Labour, Plaid disagree on moving assembly election date
Coalition partners Labour and Plaid Cymru have disagreed over moving the 2015 Welsh assembly election to avoid a clash with the UK general election.
Deputy Prime Minister Nick Clegg says he will offer AMs the chance to bring forward or delay the poll up to a year.
First Minister and Welsh Labour leader Carwyn Jones said the UK government should move the general election.
But Deputy First Minister Ieuan Wyn Jones said he welcomed "the opportunity for the assembly to change the date".
A clash in 2015 had looked likely because the UK parliament is moving to five-year fixed terms.
The next general election will be held in May 2015, which will coincide with the assembly election. The assembly currently has four-year fixed terms, and Mr Clegg has also suggested that that could change.
The UK government has now written to assembly Presiding Officer Dafydd Elis Thomas to make the offer.
Two-thirds of AMs would have to vote for a new date.
Mr Clegg said it should be for "the Welsh assembly alone to decide the date of the next election, either a year before that 2015 date or a year later".
But Carwyn Jones, the Welsh Labour leader, said it was up to the UK government to move its planned election in 2015 to avoid a clash with the election to the assembly.
He said: "I'm not persuaded we move our elections.
"My view would be that it's up to the UK government to move its election because at the end of the day our elections were fixed years ago for May 2015.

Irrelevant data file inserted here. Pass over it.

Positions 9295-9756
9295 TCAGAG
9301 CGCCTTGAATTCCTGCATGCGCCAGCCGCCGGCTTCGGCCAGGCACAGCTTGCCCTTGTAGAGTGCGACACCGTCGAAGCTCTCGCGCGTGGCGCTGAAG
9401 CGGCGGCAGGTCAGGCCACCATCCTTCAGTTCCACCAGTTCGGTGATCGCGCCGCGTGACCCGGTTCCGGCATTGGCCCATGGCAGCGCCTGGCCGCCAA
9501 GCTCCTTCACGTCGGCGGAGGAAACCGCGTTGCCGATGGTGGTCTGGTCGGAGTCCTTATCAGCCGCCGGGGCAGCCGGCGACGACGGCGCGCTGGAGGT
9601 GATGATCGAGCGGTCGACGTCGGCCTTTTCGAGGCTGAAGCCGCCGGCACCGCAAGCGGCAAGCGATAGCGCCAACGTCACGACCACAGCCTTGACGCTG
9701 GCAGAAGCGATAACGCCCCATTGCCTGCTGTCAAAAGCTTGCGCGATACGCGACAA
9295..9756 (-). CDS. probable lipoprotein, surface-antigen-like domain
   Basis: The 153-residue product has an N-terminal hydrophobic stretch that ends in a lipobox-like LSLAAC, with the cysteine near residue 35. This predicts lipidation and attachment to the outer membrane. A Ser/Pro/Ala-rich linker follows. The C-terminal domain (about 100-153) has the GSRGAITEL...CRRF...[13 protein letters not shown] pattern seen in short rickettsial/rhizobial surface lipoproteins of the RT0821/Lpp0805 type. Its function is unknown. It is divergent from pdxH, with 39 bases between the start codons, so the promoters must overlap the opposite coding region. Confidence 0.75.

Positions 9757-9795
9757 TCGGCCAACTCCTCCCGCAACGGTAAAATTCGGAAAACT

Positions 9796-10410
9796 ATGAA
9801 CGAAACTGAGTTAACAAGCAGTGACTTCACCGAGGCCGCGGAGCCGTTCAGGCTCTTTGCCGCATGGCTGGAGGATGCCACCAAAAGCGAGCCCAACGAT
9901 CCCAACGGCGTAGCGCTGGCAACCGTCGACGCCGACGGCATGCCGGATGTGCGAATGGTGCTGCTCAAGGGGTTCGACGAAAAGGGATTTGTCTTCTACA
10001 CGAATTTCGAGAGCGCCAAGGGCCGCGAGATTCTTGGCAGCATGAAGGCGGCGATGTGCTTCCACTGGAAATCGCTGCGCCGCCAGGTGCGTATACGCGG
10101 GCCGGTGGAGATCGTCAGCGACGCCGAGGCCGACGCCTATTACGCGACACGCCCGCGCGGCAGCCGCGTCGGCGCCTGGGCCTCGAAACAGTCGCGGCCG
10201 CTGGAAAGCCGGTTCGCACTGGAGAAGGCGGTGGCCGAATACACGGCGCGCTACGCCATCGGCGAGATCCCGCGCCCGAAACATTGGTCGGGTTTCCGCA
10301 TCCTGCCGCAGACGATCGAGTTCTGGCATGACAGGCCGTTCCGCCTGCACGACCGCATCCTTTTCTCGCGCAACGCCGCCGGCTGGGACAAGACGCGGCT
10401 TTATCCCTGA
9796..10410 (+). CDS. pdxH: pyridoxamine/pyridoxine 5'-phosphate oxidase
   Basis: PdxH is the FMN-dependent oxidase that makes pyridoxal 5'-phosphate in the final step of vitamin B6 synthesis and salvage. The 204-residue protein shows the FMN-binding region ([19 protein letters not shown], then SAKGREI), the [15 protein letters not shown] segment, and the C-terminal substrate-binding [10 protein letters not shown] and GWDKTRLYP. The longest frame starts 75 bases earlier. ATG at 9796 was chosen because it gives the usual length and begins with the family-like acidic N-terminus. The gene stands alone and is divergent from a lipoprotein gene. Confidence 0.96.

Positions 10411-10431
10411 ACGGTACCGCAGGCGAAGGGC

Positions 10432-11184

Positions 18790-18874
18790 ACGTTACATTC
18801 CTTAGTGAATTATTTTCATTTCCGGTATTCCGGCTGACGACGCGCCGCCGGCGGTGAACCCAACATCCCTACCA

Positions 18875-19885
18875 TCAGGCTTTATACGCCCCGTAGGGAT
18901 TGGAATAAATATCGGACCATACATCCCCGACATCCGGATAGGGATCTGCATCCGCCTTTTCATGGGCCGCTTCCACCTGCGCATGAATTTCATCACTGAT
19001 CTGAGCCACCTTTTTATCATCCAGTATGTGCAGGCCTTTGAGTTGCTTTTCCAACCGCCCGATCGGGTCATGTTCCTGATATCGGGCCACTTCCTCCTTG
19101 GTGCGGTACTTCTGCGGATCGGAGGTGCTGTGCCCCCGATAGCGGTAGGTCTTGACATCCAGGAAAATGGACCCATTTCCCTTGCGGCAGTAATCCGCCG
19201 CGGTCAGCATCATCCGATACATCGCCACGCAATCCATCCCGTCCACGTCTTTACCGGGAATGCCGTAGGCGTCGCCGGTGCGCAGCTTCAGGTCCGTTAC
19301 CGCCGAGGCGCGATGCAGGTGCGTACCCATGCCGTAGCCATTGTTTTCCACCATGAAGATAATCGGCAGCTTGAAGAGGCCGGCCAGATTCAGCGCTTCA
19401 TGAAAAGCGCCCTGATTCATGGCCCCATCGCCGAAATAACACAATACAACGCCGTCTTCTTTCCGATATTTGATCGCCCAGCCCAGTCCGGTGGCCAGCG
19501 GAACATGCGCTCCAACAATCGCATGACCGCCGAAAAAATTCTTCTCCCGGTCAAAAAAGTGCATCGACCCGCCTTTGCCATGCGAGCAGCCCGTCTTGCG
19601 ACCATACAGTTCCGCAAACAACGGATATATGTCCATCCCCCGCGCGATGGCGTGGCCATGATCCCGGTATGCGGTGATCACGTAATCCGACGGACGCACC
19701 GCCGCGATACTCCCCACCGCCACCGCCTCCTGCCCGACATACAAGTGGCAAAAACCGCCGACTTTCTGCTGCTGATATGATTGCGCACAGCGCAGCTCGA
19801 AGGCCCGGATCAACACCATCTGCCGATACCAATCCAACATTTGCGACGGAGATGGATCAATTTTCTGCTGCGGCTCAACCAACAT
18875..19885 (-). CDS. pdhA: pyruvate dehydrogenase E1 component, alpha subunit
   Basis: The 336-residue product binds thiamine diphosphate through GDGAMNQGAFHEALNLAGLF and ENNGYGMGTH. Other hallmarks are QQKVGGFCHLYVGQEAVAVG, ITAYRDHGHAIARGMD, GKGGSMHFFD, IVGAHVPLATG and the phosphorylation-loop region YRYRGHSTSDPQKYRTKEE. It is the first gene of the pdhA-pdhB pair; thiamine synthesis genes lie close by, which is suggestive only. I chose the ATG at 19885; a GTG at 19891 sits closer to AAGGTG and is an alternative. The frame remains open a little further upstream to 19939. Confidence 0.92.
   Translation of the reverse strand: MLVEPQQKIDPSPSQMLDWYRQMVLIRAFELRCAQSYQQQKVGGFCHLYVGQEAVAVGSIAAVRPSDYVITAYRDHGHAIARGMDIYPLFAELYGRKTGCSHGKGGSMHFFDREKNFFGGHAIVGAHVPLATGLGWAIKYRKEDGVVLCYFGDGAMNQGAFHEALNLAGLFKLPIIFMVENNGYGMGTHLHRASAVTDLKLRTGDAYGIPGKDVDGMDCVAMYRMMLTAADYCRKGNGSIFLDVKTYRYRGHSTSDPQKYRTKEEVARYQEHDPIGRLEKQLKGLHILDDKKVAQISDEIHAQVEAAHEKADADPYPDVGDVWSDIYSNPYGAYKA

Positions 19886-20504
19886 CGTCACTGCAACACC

"I think it's important that those elections are kept on that day. I'm not persuaded at all at the moment that we should move our elections one way or the other."
Ieuan Wyn Jones said he welcomed "the opportunity for the assembly to change the date of the election".
The Plaid leader said: "I have argued that it would not be right that both the UK and the Welsh general elections be held on the same days in 2015.
"It could well be the case that the Welsh public would be asked to vote on representatives in different constituency boundaries using different voting systems which would be both disrespectful and would almost certainly lead to utter chaos at polling stations.
"The Welsh general election is an important opportunity for the people of Wales to have their say on what government they want and should not be overshadowed by other elections."
Mr Clegg said ministers would also consult about the assembly moving permanently to five-year terms to avoid future clashes.